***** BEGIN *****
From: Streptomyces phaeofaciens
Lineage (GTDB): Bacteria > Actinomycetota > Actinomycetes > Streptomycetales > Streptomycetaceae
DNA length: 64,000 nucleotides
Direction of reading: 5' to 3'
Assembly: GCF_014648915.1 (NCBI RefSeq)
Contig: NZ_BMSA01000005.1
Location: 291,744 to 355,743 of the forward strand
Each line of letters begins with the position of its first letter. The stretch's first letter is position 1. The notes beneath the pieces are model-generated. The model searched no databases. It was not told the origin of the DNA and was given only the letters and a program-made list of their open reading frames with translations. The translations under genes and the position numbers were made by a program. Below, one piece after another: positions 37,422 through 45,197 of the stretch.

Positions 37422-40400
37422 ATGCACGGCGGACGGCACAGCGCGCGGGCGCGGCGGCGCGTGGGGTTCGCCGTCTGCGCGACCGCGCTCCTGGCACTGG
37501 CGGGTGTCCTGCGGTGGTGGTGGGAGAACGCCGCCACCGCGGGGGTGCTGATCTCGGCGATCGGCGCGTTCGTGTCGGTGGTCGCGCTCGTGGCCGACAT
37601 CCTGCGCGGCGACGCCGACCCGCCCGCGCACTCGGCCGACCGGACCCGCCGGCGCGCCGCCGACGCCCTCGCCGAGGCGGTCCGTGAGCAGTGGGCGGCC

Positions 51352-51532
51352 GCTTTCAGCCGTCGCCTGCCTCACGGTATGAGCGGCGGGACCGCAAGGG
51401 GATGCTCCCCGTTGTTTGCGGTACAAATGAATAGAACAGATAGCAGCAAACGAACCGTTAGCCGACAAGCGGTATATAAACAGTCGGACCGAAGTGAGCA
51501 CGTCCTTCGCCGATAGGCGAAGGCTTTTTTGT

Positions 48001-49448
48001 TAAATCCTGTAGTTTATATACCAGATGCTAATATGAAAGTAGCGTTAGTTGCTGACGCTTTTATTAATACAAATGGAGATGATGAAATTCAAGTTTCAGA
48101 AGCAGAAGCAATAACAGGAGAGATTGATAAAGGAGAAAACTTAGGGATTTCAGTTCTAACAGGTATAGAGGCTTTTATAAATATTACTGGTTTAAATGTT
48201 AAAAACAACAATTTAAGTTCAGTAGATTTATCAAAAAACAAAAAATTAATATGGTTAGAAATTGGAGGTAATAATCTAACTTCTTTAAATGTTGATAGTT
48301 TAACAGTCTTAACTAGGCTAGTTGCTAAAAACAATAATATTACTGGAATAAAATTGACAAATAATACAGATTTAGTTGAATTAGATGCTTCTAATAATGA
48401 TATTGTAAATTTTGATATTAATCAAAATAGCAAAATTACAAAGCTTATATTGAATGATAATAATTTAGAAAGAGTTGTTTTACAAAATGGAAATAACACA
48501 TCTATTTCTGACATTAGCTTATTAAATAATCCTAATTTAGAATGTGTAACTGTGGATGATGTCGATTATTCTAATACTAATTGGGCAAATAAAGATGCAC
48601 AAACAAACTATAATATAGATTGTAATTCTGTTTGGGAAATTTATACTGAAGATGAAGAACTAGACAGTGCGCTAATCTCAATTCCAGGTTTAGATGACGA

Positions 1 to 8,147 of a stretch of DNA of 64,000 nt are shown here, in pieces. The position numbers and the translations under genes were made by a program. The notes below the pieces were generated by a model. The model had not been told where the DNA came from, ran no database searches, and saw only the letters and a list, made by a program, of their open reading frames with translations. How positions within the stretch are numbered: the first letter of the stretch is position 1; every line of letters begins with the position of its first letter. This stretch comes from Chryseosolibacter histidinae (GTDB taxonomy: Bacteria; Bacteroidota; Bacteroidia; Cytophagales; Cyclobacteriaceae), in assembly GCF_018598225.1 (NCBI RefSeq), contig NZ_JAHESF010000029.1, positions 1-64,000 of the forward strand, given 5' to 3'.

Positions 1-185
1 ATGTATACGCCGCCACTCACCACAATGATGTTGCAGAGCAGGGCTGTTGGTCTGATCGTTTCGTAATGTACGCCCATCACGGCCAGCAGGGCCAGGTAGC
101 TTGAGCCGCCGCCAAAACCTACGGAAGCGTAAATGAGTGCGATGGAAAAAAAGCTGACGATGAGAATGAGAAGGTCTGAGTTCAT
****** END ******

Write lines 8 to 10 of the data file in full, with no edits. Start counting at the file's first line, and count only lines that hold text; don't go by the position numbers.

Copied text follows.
Each line of letters begins with the position of its first letter. The stretch's first letter is position 1. The notes beneath the pieces are model-generated. The model searched no databases. It was not told the origin of the DNA and was given only the letters and a program-made list of their open reading frames with translations. The translations under genes and the position numbers were made by a program. Below, one piece after another: positions 37,422 through 45,197 of the stretch.

Positions 37422-40400
37422 ATGCACGGCGGACGGCACAGCGCGCGGGCGCGGCGGCGCGTGGGGTTCGCCGTCTGCGCGACCGCGCTCCTGGCACTGG